better run but about whether it will be a better Justice Department for those accused of crime. Sorry for the confusion. As a defense lawyer, I have little interest in the internal workings of the Justice Department. I care about its policies and attempts to influence legislation. I think from that standpoint, whoever Obama nominates will be better than a Republican.

    That was a really interesting read, thank you. (none / 0) (#3)
    by jerry on Sat Nov 29, 2008 at 02:02:40 PM EST
    Sometimes blog posts can teach you more about a topic in 3-6 paragraphs than almost any other medium.  And that was such a link, and the critique of Holder (or any prosecutor like him) for letting down the shareholder was really informative.

    Thanks for that link.

    AG not Good News, but There's Bigger Fish to Fry (none / 0) (#4)
    by Brownell on Sat Nov 29, 2008 at 02:17:43 PM EST
    Eric Holder does not qualify as belonging in the much-vaunted "Team of Giants".  The media ignores whatever does not fit its current narrative, hardly a new revelation.  If he cleans up the messes in the Bush US Attorney, civil rights and other bureaus, then, agreeing with Jeralyn, I guess we should be satisfied.  

    More troubling is what the Holder appointment might reveal about Obama's future judicial appointments and policy decisions on civil liberties issues.  The Obama campaign made the right noises about bad Bush actions -  Guantanamo, torture and rendition - but without spelling out positive steps forward in civil rights and civil liberties.  Although I saw frequent references to teaching constitutional law at UChicago, I don't recall ever seeing him use the word "habeas corpus."  

    So what should progressive voices be shouting out from the crowd around the new President?  Niggling over "centrist" Democrats does not inspire me, nor knocking off an occasional torture-loving intelligence officer.  I would prefer to see the democratic wing of the Democratic party coalesce around the kind of judicial appointments we would most love to see.  Example: Sen. Russell Feingold for first Supreme Court opening.  Progressive, substantive, a primary commitment to civil liberties, and confirmable.  Let's make it happen.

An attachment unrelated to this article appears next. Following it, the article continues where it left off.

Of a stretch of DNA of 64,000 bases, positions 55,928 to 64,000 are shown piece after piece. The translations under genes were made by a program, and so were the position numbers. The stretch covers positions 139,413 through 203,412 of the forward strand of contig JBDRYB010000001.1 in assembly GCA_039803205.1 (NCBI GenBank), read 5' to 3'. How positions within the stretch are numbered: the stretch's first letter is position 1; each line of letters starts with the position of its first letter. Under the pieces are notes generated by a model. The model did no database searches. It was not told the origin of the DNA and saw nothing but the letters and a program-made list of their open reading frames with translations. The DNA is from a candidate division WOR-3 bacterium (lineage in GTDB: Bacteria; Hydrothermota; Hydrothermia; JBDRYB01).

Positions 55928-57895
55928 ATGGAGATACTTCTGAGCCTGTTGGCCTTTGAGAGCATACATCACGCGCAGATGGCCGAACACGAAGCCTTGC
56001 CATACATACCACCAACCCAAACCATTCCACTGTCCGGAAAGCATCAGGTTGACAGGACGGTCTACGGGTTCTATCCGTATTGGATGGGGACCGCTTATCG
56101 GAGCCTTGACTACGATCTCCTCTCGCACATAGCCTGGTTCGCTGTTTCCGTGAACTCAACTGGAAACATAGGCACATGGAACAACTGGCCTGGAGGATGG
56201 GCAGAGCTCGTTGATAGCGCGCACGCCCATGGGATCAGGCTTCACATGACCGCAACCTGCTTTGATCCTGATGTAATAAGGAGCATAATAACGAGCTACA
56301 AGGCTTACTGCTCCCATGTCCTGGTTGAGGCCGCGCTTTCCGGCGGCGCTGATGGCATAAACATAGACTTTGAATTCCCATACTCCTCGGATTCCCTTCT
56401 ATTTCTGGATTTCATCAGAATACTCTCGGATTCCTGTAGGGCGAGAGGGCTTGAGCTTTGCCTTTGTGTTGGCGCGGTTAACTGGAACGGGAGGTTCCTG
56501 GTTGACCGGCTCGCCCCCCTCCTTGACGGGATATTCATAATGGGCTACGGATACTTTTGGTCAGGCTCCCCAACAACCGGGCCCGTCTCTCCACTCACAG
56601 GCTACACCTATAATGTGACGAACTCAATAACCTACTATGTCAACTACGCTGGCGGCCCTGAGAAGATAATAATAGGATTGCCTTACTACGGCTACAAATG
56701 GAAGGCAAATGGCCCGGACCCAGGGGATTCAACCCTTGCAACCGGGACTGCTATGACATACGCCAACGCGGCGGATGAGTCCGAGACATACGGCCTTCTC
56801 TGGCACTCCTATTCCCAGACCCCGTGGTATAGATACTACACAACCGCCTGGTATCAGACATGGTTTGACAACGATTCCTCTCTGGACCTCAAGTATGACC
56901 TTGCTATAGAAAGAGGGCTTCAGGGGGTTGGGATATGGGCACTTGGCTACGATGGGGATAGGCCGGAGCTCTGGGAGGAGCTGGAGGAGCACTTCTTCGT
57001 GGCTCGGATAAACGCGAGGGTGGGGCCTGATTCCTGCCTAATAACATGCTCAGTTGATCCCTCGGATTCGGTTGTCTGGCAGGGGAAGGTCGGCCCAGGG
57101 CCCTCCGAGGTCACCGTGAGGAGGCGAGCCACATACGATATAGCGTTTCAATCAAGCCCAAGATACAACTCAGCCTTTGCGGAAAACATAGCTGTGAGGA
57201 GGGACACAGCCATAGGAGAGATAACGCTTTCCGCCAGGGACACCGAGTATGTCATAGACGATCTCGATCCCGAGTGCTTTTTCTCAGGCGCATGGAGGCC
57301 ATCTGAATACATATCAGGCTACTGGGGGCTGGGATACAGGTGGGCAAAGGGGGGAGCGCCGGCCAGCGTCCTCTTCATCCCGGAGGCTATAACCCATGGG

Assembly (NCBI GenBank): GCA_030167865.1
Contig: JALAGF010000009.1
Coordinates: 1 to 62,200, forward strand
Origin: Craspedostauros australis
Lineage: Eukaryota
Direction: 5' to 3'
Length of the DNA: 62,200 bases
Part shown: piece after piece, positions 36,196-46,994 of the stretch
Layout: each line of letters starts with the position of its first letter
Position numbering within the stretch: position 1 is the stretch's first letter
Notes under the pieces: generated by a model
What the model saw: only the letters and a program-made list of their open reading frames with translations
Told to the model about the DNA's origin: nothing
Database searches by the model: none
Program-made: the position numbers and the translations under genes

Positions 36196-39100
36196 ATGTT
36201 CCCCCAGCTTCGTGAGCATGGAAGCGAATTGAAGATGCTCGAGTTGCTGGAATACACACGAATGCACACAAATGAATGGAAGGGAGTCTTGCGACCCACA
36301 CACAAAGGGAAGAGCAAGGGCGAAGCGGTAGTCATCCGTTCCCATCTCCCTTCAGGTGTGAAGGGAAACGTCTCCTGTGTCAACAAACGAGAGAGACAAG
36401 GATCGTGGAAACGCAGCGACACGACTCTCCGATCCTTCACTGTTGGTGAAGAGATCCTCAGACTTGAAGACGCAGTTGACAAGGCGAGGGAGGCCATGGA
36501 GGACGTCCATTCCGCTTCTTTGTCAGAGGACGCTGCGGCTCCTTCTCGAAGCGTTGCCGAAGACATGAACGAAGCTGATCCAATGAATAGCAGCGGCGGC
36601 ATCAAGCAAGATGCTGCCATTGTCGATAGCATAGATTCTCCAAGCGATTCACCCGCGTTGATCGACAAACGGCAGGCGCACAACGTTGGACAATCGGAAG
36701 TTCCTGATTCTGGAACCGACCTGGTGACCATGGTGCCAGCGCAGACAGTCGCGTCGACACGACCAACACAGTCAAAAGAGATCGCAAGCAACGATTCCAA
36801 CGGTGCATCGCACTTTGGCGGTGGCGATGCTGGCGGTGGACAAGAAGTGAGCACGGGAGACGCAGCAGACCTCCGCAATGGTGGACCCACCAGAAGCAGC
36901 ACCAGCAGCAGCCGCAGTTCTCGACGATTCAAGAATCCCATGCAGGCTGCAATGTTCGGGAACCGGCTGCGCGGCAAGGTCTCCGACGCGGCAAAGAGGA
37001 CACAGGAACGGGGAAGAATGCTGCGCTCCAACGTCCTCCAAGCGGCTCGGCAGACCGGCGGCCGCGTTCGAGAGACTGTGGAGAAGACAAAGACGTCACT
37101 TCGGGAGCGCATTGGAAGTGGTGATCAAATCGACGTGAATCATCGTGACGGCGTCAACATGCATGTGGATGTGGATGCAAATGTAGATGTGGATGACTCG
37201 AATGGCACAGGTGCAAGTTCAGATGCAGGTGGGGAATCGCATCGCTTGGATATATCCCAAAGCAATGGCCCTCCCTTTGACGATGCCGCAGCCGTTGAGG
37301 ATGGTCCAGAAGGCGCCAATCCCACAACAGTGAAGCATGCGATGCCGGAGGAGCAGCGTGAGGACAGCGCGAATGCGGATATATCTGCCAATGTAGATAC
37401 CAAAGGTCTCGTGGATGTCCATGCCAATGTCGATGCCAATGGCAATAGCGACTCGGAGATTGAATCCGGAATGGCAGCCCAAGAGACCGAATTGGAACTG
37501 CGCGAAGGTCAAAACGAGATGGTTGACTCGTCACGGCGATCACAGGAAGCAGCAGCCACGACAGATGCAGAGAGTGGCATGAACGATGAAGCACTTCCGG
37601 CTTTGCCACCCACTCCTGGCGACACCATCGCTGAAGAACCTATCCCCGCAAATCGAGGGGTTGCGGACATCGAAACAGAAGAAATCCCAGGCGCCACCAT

Do we know that Finegold (none / 0) (#6)
    by oldpro on Sat Nov 29, 2008 at 02:41:24 PM EST
    wants to be a justice?

    BTW...any relation to Herb Brownell?


    I discussed the Holder nom. with Russ a week ago. (none / 0) (#10)
    by Ben Masel on Sat Nov 29, 2008 at 04:55:21 PM EST
    My impression, he's leaning towards confirmation, but intends to ask Holder the hard questions.

    Well....OK....but what about (none / 0) (#12)
    by oldpro on Sat Nov 29, 2008 at 06:49:00 PM EST
    the question I asked (of anyone but particularly of those who want to get him out of legislating and onto the supreme court)?  Does anyone know if Russ Finegold wants to or would even consider making that change?

    While I've known Russ 36 years, (none / 0) (#13)
    by Ben Masel on Sat Nov 29, 2008 at 07:00:30 PM EST
    I can only guess. My guess, eventually, but not until he's played out the role of consience of Obama's Senate.

    Well...that would be reason enough (none / 0) (#14)
    by oldpro on Sun Nov 30, 2008 at 09:31:45 AM EST
    to appoint him, I suppose.

    No one likes their conscience going public!


    Holder and me (none / 0) (#5)
    by Ben Masel on Sat Nov 29, 2008 at 02:35:45 PM EST
    In 1998, i was cited by the US Forest Service for the misdemeanor offense of too many people for dinner around the campfire, and eventually convicted in a bench trial.

    Then US Attorney Peg Lautenshlager later told me she'd initially refused the Forest Service request to prosecute, ("I asked them why they were wasting my time.") but then received a direct written order from the Deputy Attorney General. Just now occurs to me that the DAG at the time was... Eric Holder, Obama's nominee for AHG.

    Link (none / 0) (#7)
    by Ben Masel on Sat Nov 29, 2008 at 02:41:41 PM EST